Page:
Thomas Brackett Reed

THE CONTRIBUTORS’ CLUB.

MAY an old neighbor of Thomas B. Reed talk about him a moment, in the presence of the Club ? Perhaps it is needless to do so, for every man is, in one sense, his own biographer, using deeds for words. Mr. Reed’s deeds were of the difficult kind. The way to a college training was steep and beset with difficulties. He began the practice of law without the aids that bring business, among numerous and able competitors, and he gained eminence. He kept himself in Congress in spite of serious and sharp opposition. His widest fame was won by mastering the House of Representatives and forcing it to do its work. He belonged to the class of men of whom Montaigne wrote: “Who doth ever so greedily search after restful ease and quietness as Alexander and Cæsar have done after difficulties and unquietness ? ” His place was by the Hill Difficulty. He could say, did say in fact, —

“ The Hill though high I covet to ascend,
The difficulty will not me offend.”

But how did Mr. Reed get to the top of the hill, as he generally did ? Arts of the demagogue and small politician he did not use. He did not make himself familiar with men, was not where the multitude was. There are many in the city of his birth and long residence who did not know him by sight. Public favor did not come to him through advocacy of personal or local schemes. He did not purchase devotion by patronage. His congressional career was not distinguished by great speeches, nor by the initiation and defense of great measures. None of his deeds was of the kind that ordinarily brings popularity. He did not win men, he mastered them. Like the primitive man, the modern man is a worshiper of power, and power Mr. Reed had, — not the power to flatter and please, nor the power to invent, but the power to do. He coveted to ascend the Hill Difficulty.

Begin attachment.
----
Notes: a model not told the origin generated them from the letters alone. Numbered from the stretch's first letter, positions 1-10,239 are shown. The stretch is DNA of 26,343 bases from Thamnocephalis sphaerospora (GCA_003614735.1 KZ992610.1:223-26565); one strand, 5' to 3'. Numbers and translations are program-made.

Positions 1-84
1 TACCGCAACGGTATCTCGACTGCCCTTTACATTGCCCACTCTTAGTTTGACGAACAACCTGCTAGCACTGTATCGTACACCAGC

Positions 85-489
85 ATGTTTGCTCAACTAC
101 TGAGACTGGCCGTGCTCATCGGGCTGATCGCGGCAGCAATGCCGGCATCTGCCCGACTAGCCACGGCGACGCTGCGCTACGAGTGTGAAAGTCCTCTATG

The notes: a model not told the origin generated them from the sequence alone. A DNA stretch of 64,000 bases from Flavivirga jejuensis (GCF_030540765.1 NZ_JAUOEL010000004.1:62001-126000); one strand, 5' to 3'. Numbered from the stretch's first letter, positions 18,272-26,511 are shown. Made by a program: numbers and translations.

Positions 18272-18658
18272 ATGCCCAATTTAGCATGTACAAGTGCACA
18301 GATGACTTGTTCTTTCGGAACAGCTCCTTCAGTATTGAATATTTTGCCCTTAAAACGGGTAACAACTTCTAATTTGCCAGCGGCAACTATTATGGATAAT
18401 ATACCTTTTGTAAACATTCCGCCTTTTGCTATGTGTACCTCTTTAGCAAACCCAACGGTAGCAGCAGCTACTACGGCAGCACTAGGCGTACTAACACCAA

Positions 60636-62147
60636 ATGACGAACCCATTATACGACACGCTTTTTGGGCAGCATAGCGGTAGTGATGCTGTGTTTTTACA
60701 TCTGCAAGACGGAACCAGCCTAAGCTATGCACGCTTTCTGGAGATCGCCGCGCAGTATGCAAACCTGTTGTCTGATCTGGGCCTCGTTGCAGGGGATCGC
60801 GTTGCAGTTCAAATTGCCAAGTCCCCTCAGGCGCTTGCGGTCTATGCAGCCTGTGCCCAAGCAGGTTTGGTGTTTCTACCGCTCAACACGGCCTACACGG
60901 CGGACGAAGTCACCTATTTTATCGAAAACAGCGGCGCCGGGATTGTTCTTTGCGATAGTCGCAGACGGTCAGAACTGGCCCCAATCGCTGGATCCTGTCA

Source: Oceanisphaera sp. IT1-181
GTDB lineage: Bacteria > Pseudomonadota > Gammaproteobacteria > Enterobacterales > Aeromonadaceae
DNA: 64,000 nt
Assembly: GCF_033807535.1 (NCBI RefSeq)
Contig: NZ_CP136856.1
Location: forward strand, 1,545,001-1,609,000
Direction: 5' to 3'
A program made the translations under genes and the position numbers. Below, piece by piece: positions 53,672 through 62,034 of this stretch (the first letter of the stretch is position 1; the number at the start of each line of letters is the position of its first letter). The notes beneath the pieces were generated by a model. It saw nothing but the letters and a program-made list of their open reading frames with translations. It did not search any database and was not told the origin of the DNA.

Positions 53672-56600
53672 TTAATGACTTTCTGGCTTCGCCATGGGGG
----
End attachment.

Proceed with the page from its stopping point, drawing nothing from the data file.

The first time I heard Mr. Reed was during a presidential campaign. He was preceded by an eminent senator who failed to get a hold upon the audience. It was tumultuous, disorderly, frequently interrupting the speaker, putting various disturbing questions. Mr. Reed sat upon the edge of his chair, hands on his knees, evidently in leash, waiting his opportunity. The senator was forced to close before completing his address. Mr. Reed moved forward, put one foot on the footlight screen, confronted the noisy crowd, stood still for seconds, then uttered a few mild words, — went on quickly and wittily, meeting questions, moving steadily toward his main thoughts, compelling attention which continued till he was done. It was a victory of power. Something was due to his unique appearance, something to his inimitable but natural drawl, something to his wit, something to his ample and ready knowledge, but more to his ability and eagerness to do a difficult thing. He coveted to ascend “the Hill.”